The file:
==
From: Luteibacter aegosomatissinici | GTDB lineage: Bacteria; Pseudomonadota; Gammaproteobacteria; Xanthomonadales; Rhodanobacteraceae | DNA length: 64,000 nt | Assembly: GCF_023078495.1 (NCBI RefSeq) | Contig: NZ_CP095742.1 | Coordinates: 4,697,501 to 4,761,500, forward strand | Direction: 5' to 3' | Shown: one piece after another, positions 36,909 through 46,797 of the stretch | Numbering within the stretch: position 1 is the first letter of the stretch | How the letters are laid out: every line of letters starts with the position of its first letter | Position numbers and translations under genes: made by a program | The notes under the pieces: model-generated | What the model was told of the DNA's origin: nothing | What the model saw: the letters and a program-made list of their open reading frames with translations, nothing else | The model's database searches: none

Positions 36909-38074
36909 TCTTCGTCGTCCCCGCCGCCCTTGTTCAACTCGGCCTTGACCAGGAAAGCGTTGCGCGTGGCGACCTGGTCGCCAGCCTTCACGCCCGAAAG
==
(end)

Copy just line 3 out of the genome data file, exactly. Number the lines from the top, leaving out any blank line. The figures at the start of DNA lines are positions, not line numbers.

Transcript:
36909 TCTTCGTCGTCCCCGCCGCCCTTGTTCAACTCGGCCTTGACCAGGAAAGCGTTGCGCGTGGCGACCTGGTCGCCAGCCTTCACGCCCGAAAG